Out-Law News | 23 Sep 2014 | 12:00 pm | 2 min. read
Viktor Vekselberg, Leonard Blavatnik and their company, Rochester Resources Ltd, were refused an anti-suit injunction by the court, which would have prevented Leonid Lebedev from suing them in New York. Although the dispute related to the sale of Lebedev's beneficial interest in an oil company, the contract in dispute was between Rochester and another company, Coral Petroleum Ltd, the court said.
Litigation expert Richard Dickman of Pinsent Masons, the law firm behind Out-Law.com, said that UK courts tended to be cautious about granting anti-suit injunctions.
"Although the injunction is binding only on the relevant party, it can also potentially be seen as interference in the process of a foreign court," he said. "The court will therefore need to be satisfied that the claimant in the foreign proceedings has agreed to submit his claims to arbitration or the English courts, as the case may be, before restraining him from pursuing those foreign proceedings."
"In this case, the court was not satisfied that Lebedev was bound by the relevant arbitration agreement, and so could not grant the injunction sought," he said.
The case stemmed from the Russian government's decision to sell its share of the Tyumen Oil Company (TNK) in 1997. At the time, Lebedev was the ultimate beneficiary of a minority interest in the company and in one of its subsidiaries. He agreed to transfer his shares to entities owned by Vekselberg and Blavatnik, along with an additional payment. There was disagreement over what, if anything, Lebedev would receive in return, with Vekselberg and Blavatnik arguing that this would be decided "at some point in the future".
In 2001, the three businessmen orally agreed that Lebedev was entitled to a 15% share of the new company to reflect his contributions. The new company issued a promissory note to Coral, a company controlled by a "trusted friend" of Lebedev's, for $200 million. In 2003 Rochester, which was a subsidiary of the new company, and Coral agreed that Rochester would buy the promissory note and pay $600m indirectly to Lebedev. When the joint venture was later sold, Lebedev sued in New York for 15% of the proceeds. He argued that as the 2003 agreement was between Coral and Rochester, he was not bound by an English arbitration clause contained in it.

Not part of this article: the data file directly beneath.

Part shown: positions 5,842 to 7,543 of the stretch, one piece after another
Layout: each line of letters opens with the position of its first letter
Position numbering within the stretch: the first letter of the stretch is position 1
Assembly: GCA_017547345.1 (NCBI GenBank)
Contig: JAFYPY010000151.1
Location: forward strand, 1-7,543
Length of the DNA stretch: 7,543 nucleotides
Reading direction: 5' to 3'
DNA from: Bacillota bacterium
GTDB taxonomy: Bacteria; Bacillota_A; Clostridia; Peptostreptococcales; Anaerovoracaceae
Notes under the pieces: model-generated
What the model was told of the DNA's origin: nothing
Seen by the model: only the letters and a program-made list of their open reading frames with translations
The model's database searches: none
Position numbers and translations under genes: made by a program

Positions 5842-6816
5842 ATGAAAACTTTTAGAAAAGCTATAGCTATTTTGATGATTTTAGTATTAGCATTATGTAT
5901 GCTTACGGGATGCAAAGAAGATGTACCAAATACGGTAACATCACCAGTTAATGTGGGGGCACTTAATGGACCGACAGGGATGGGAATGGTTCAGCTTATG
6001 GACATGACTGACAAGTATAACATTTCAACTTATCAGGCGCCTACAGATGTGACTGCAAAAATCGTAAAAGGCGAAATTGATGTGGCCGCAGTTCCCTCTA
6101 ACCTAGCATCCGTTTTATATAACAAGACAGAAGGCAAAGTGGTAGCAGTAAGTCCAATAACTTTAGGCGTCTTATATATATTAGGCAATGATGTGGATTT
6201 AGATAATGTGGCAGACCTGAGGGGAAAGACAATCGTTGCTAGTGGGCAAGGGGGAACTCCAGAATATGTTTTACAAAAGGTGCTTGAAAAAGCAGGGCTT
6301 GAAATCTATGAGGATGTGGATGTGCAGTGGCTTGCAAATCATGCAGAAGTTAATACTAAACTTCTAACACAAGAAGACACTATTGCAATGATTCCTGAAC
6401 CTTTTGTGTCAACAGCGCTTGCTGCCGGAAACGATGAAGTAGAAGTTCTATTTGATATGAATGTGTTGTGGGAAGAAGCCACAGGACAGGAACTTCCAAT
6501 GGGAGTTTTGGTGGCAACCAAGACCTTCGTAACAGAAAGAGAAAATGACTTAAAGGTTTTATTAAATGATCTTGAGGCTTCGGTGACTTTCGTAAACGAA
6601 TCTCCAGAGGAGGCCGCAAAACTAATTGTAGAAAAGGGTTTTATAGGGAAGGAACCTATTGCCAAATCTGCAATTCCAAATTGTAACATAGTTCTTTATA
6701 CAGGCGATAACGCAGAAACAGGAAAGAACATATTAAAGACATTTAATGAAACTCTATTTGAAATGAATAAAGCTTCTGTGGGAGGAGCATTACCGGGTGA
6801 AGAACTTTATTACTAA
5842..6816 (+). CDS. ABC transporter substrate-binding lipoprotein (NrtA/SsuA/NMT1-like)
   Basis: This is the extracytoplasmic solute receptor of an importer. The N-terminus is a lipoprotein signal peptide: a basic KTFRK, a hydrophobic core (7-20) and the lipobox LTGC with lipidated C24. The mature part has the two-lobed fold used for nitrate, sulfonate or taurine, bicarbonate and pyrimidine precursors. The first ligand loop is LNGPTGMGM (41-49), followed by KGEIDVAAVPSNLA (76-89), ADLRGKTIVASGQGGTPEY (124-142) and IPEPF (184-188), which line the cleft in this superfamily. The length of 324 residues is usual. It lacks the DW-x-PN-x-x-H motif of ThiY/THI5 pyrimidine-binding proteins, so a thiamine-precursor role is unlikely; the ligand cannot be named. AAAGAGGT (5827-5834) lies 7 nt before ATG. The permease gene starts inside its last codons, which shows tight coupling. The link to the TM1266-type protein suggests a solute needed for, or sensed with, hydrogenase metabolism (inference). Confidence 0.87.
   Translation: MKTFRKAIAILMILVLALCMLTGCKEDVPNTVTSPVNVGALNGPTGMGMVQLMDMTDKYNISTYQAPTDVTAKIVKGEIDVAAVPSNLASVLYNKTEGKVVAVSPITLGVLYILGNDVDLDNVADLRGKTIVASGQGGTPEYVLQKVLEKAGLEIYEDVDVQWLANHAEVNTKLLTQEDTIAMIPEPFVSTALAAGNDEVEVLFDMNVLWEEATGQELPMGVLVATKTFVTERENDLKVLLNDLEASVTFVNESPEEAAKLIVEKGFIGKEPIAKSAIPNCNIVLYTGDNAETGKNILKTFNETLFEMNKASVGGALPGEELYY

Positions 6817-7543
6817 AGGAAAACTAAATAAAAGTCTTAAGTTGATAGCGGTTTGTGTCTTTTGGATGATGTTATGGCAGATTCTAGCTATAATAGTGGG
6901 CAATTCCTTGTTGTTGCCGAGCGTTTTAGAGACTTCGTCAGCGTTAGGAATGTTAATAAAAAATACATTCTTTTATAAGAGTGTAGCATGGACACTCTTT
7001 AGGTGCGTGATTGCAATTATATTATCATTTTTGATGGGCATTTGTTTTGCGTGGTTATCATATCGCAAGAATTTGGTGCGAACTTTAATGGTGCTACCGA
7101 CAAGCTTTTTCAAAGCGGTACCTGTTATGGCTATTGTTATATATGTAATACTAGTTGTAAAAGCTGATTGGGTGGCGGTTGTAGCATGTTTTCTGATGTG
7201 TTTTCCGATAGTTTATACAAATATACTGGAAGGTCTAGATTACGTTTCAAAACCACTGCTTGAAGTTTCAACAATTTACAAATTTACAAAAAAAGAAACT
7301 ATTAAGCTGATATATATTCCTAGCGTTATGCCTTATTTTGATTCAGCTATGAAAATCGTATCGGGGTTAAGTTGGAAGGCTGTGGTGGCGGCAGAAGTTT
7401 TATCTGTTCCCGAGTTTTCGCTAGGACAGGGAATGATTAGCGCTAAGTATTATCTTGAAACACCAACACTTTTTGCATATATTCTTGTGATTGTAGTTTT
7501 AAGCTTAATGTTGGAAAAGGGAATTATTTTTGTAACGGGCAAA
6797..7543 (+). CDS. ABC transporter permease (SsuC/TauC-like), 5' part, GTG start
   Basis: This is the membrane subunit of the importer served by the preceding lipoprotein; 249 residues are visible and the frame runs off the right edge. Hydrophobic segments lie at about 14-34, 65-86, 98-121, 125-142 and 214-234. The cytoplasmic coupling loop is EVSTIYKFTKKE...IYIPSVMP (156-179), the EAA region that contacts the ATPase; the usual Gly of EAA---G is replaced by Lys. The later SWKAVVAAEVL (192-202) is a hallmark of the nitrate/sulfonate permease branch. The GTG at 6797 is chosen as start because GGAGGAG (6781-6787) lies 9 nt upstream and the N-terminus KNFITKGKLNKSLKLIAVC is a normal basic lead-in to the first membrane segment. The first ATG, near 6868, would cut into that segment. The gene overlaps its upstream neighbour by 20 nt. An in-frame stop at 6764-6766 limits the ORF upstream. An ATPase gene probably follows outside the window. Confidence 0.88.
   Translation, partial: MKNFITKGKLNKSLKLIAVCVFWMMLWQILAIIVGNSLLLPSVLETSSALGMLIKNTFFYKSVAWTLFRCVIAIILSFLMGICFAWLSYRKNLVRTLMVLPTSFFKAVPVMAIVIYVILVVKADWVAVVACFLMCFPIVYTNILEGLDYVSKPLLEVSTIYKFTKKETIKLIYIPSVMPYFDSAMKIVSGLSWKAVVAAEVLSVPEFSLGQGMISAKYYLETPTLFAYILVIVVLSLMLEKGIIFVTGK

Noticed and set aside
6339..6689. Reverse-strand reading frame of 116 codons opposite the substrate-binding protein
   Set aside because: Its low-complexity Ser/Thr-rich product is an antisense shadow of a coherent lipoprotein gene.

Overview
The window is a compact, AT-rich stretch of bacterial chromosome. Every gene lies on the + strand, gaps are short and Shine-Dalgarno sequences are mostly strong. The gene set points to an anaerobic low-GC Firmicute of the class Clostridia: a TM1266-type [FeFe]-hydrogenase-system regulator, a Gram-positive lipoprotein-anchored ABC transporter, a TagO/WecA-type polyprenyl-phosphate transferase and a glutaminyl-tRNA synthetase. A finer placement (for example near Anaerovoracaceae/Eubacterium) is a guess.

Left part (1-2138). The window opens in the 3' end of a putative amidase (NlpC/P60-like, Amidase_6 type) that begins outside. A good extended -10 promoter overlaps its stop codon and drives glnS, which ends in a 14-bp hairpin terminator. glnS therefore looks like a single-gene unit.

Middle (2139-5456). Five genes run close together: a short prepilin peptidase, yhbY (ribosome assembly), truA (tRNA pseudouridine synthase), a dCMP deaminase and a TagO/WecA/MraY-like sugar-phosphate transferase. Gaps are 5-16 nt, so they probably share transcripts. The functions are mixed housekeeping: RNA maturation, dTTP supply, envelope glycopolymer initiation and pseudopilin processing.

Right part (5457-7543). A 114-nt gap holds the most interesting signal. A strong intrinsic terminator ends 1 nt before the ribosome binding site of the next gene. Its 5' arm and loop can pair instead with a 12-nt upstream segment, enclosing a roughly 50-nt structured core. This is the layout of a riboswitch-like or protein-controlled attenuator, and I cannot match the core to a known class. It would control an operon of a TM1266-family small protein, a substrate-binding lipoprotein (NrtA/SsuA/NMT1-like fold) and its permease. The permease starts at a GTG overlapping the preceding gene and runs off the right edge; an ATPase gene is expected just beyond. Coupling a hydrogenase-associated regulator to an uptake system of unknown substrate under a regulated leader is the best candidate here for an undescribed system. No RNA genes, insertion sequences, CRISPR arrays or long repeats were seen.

In his judgment, Jonathan Hirst QC said that the High Court could grant the anti-suit injunction sought by Vekselberg and Blavatnik only if there was a "high degree of probability" that Lebedev was bound by the arbitration clause. He said that he was "not persuaded that it is clearly established that Coral is owned by [Lebedev]", who was at the time facing criminal proceedings in Italy. He said that it was "perfectly possible" that Lebedev had "parked" the promissory note with Coral "so as to conceal it from the Italian authorities should matters go badly for him".
The terms of the 2003 agreement made it clear that Coral was contracting as principal and was a 'party' to the agreement in its own right, the judge said. He said that although it was "certainly arguable" that Lebedev was also a party, it was "more likely that [Lebedev] was intended to be treated as an affiliate of Coral".
"The issue here is not as to the scope of the arbitration clause – i.e. as to what disputes it covers – but as to who is bound by it," he said. "The parties have made it clear that the arbitration clause covers disputes 'arising between the parties'. Had they not included these words, it might have been easier to conclude that the arbitration clause was intended to apply also to affiliates ... there are limits to what a court can properly do to improve a carefully drafted and (at least in this respect) reasonably clear written agreement," he said.
The same reasoning also applied to Vekselberg and Blavatnik, who were also not parties to the contract between Coral and Rochester, he said.